Joann Sfar's beloved, humorous, and wise talking cat is back for more beautifully illustrated adventures in Algiers and across Africa in the 1930s. While the rabbi is away, his cat tags along with Malka of the Lions (the rabbi's enigmatic cousin), who roams the desert with his ferocious-on-demand lion. Some believe Malka to be a pious Jew, others think he's a shrewd womanizer, but the cat will be the one to discover the surprising truth.

Back in Algiers, the rabbi's daughter, Zlabya, and her new
Jul 21, 2015 Amy rated it liked it
Recommends it for: visual feast devourers
Quite different from #1. Beautifully drawn but more of a set of broad connected short-stories with an historical backdrop rather than the depth of the first book. (Note: the third has yet to be translated to English from its original French) I'm a fan of Joann Sfar's work anyways since whatever he writes tends to be beautifully drawn (either from his own hand or in collaboration) and full of a sense of whimsy. His other works are worth checking out.
Jun 08, 2009 Happydog rated it it was amazing
The cat is back, and this time, he is in search of the lost Jerusalem. No matter what adventures the cat and his rabbi may have, beneath the surface of the adventures there is sly and not so sly commentary on issues that were relevant then and, as Sfar gently points out, relevant today. Yes, Tintin and his "moron" dog are made fun of, but watch for the story of the British colonialist, lost in a world that has passed him by and made him foreign to everyone and everything. Overall, Rabbi's Cat 2 ...more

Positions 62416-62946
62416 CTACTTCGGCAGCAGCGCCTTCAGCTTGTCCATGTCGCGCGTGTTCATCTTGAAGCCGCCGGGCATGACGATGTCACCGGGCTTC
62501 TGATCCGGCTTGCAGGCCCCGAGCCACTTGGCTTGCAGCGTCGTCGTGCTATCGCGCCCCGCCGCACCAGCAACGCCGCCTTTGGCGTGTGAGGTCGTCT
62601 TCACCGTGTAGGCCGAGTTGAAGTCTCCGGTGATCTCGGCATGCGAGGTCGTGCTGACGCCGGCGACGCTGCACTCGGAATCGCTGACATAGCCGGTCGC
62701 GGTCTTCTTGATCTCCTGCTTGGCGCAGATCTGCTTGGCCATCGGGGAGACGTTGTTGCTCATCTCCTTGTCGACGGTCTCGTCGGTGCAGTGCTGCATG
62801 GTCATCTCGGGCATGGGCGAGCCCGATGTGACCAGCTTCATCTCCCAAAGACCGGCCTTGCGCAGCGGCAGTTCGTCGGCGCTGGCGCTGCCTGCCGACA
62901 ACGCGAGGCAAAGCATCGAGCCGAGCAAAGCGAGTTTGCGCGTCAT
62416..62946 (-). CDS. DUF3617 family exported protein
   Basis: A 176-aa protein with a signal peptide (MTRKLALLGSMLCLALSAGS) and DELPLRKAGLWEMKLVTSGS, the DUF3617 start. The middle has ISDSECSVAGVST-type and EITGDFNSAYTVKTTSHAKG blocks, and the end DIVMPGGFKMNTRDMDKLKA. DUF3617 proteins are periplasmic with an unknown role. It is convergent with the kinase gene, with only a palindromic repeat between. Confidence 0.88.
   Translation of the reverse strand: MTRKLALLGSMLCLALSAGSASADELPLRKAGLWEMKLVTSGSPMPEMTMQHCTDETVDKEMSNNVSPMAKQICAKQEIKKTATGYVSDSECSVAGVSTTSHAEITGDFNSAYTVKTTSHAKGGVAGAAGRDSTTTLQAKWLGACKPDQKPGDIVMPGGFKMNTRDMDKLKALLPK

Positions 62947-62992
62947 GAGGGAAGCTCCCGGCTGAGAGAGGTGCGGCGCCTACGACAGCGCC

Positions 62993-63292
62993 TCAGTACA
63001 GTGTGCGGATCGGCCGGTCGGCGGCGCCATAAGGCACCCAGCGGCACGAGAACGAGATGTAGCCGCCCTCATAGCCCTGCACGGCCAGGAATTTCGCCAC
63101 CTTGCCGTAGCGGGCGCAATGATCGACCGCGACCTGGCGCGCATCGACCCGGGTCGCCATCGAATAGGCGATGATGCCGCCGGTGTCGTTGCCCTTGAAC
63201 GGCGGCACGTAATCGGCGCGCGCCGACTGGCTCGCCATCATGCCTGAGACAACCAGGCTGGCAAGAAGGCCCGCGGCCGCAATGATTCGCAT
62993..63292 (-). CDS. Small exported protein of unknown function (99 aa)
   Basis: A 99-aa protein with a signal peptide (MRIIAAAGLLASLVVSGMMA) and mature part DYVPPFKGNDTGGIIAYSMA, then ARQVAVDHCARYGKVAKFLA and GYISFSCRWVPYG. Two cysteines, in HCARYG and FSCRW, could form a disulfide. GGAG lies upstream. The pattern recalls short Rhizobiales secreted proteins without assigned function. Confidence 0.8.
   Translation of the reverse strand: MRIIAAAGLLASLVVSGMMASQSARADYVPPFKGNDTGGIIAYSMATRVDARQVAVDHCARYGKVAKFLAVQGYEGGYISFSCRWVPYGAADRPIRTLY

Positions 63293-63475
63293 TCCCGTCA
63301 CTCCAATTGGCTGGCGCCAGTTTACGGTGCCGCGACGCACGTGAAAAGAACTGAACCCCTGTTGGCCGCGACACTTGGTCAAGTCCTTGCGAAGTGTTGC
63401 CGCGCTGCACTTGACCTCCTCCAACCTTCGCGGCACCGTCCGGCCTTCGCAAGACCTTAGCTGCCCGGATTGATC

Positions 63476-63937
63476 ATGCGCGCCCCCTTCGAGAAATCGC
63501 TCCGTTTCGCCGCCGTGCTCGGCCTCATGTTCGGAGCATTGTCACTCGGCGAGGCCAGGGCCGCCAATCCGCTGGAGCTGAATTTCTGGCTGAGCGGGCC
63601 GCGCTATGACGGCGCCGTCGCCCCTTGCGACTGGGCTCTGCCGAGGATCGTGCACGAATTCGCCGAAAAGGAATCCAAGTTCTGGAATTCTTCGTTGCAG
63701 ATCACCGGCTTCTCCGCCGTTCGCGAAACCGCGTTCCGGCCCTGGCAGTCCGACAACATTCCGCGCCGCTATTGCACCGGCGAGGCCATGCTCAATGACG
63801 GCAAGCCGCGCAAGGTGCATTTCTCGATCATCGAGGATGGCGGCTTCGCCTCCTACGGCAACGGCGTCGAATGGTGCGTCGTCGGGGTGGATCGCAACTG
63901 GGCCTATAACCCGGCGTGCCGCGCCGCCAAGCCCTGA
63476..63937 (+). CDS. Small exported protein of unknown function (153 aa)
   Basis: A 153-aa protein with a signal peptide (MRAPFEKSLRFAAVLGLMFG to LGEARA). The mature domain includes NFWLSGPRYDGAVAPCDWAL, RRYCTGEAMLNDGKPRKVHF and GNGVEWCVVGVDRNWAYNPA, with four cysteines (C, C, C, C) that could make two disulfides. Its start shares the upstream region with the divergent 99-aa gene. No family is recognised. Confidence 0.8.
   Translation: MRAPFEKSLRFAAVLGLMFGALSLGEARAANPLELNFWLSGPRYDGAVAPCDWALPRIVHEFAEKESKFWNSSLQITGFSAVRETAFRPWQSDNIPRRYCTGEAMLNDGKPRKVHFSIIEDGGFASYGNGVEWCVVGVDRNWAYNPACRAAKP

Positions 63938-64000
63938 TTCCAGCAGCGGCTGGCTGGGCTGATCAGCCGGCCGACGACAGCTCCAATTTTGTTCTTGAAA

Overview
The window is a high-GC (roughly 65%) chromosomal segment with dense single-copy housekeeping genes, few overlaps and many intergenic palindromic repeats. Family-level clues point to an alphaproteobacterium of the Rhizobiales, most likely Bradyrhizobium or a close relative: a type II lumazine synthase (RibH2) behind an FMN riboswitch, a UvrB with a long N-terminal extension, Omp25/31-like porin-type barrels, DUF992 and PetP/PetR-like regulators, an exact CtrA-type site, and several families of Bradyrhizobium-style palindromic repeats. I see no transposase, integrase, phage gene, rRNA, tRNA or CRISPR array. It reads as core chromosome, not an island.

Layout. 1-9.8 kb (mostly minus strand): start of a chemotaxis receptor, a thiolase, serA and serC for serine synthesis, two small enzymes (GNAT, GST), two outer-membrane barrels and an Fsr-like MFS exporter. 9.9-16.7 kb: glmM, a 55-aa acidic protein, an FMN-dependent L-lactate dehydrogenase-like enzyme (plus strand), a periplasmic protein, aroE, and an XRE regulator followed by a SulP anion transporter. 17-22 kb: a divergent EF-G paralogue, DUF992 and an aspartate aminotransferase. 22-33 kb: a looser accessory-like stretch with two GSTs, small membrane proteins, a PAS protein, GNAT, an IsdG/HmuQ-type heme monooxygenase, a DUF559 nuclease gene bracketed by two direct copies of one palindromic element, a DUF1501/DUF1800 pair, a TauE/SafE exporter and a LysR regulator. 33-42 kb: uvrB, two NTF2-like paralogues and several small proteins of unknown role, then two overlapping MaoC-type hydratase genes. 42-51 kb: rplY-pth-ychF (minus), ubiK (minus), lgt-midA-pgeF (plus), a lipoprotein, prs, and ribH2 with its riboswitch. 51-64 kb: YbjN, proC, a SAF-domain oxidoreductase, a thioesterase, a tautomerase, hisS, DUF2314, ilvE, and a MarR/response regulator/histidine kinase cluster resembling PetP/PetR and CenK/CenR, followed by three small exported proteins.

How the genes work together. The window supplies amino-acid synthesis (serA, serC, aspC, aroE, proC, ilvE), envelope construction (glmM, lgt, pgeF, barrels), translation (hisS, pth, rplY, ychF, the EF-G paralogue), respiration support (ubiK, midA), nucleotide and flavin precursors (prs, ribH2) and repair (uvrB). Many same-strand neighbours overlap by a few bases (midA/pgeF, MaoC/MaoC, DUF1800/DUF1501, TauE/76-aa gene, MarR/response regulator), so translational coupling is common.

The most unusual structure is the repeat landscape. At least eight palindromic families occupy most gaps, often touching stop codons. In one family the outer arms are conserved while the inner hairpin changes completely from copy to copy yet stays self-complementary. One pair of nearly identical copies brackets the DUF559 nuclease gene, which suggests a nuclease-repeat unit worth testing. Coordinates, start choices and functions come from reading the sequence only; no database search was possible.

Sasha Boersma
May 07, 2015 Sasha Boersma rated it it was amazing
Shelves: graphic-novels
Very thoughtful pair of stories about humanity, religion, racism, love, and faith.

"People imbue you with such powers, while you shiver at the slightest cold. What strategies people come up with to hate you! I love you because you're vulnerable. I love you because there has to be someone who loves you."
Oct 24, 2014 maha rated it liked it
Shelves: comics, religion
ممتع كيف يحيك الكاتب قصص خيالية تتصدرها قطته.. كوميك دمه خفيف بطلته قطة متكلمة تنتمي لرابي يهودي من الجزائر.. هناك مغامرات لطيفة في الصحراء متفكرة في الدين. منها مثلا مغامرة عجوز الصحراء الحكواتي التي عندما سمعه أمير عربي أسره صوته وصاحبه حتى طلب منه أن يؤذن.. كيف ليهودي أن يؤذن بالمسلمين.. الديليما جميلة تعكس أساطير قرون الامبراطورية الاسلامية.
هناك قصة أخرى طريفة عندما وجدوا جثة في صندوق طلبية كتب واجتمع كل يهود الحارة ليتشاوروا في أمر كيفية معرفة ان كان يهودي وان لا كيف يدفن؟ حتى جابوا خبير ق
May 21, 2016 Anne rated it liked it
Three and a half stars. Not as good as the original, but still a delightful read. However, the super tiny font that is in cursive is a little ridiculous and took away from the enjoyment of reading it since my eyes felt strained the whole time.